News coverage of the US election focuses on the concept of swing states, but what is that concept and how does it matter?
First published in Daily Maverick 168
Decades ago, if you knew someone’s religion, race, occupation, income, and where they lived, you could accurately predict whom they supported for president in an election. Loyalties were strong back then.
In 1932, at the height of the Great Depression, presidential candidate Franklin Roosevelt built a durable electoral coalition that held together until the late 1960s. Then, the civil rights revolution severed the Democrats’ hold on white voters in the Deep South, as candidate Richard Nixon’s “Southern strategy” shattered the alliance. Concurrently, animus towards the culture of the baby boomers in universities and in their opposition to the Vietnam War led many white, working-class men to defect to the Republicans as well.
But between 1932 and 1968, the Democrats’ coalition had brought together white, largely rural voters in the South (blacks were still largely disenfranchised), small-scale farmers in the Midwest, working-class (and increasingly unionised) ethnic and racial minorities in the industrial cities of the Northeast and Middle West (increasingly, the beneficiaries of New Deal social and economic policies), and leftist activists. The result was an electoral behemoth that, underpinned by the New Deal and Fair Deal’s economic programmes, lasted for decades.
More recently, massive economic and demographic changes in the US have meant both Democrats and Republicans are struggling to create new electoral coalitions that can become durable winning combinations for the future. The changes include the explosion of suburban populations (no longer solely white) around big cities, the loss of older industrial/unionised jobs from the industrial heartland of the Midwest and Northeast to other nations and automation, as well as the shift of jobs in the US away from heavy manufacturing more generally. In addition, there has been the growth in African American voter numbers in the South, a growing percentage of Americans with college and university degrees, and the fact that the baby boom generation is now entering retirement, with growing concerns about the security of pensions and healthcare benefits.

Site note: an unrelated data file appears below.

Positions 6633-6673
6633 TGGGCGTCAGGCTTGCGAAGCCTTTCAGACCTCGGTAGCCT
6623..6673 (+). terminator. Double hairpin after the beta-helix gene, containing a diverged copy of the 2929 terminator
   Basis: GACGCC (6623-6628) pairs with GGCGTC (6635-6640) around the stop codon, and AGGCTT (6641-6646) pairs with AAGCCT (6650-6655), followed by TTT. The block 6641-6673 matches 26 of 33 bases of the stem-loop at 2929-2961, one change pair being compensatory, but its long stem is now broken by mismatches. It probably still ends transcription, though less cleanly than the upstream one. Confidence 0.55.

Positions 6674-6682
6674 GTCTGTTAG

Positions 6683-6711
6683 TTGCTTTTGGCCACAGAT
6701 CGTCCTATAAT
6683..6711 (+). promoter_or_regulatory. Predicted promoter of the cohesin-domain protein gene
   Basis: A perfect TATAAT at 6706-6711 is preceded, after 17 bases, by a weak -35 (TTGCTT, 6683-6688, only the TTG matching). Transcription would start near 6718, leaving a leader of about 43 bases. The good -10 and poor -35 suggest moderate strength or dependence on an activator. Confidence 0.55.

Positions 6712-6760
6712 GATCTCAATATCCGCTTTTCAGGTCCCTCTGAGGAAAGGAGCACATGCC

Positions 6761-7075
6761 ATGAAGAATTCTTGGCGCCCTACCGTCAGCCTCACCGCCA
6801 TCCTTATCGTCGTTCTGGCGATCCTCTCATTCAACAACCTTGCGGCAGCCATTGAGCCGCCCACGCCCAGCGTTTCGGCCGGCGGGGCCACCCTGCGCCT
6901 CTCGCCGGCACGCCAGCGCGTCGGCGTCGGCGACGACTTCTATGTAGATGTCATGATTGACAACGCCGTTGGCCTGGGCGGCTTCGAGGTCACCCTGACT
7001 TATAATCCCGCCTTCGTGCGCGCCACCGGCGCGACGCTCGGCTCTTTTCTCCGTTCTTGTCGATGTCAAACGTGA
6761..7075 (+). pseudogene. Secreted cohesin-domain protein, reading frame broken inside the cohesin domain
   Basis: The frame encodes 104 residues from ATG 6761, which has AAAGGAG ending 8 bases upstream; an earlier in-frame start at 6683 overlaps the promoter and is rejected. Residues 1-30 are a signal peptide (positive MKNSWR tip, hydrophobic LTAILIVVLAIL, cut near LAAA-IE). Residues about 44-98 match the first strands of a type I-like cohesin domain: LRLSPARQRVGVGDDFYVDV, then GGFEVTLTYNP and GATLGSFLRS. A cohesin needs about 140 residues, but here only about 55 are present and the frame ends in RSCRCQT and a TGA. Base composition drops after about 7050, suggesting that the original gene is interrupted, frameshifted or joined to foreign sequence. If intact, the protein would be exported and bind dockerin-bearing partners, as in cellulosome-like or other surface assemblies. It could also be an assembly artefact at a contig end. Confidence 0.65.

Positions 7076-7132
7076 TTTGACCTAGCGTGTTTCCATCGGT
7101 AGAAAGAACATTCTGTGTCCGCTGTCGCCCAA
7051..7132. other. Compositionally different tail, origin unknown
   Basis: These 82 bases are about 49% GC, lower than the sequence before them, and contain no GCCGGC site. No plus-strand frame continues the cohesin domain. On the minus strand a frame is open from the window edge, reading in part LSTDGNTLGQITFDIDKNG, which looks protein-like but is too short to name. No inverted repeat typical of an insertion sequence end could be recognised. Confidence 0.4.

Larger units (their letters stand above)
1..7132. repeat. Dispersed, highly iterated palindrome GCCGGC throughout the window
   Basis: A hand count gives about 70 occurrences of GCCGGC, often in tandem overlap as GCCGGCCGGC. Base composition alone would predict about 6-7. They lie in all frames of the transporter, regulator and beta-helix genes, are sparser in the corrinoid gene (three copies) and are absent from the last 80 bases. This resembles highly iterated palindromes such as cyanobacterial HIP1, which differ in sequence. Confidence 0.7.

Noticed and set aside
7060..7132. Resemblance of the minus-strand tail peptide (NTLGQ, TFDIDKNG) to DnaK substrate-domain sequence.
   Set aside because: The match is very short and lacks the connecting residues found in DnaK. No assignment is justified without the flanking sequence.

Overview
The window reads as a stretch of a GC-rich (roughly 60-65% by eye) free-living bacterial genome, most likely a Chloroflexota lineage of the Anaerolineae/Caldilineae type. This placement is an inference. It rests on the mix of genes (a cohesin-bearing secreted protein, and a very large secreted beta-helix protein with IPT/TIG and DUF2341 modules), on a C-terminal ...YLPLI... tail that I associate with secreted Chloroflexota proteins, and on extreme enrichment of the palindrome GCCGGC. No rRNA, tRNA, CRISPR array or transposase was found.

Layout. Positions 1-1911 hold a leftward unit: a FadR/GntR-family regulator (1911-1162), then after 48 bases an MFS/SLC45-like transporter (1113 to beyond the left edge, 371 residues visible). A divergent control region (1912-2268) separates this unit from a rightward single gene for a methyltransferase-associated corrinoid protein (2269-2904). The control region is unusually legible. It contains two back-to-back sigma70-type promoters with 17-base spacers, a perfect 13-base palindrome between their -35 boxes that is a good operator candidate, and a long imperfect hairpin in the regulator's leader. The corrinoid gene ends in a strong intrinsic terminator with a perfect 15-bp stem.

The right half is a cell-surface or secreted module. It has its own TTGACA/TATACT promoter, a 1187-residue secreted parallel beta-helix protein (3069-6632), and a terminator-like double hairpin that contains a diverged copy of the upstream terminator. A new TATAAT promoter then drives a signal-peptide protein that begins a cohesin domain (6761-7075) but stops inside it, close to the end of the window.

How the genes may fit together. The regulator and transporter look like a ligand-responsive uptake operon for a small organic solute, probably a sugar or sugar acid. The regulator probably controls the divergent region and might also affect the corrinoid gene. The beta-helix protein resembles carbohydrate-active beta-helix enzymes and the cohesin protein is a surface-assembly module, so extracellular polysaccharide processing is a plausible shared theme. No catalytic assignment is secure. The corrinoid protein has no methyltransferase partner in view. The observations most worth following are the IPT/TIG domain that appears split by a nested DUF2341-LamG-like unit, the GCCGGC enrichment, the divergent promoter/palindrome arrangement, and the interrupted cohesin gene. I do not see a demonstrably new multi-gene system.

These developments will affect the electoral landscape – including the nature of coalitions the parties can construct from the country’s demographic picture, and how swing states and swing voters substantially dominate the electoral conversation. Often used, the term “swing states” simply means those states where a key share of voters are not routinely and strongly committed to one or the other party, but whose support remains contested. This, in turn, means support from that state is in play as voters have shifted between Republican and Democratic candidates in succeeding elections. Victory in such states can become crucial to winning a presidential election.
The power of individual states in a presidential election derives from how a presidential election is conducted. The drafters of the new country’s Constitution were concerned for the success of their experiment, but after their study of the historical failures of republics that had collapsed from the unrestrained power of the public, they designed the indirect election of the chief executive, drawing from the ideas of the Greek philosopher Plato. In their plan, voters in each state were to select electors (in rough proportion to the state’s population) who, as wise elders, could come together as a body to decide who should become the nation’s leader.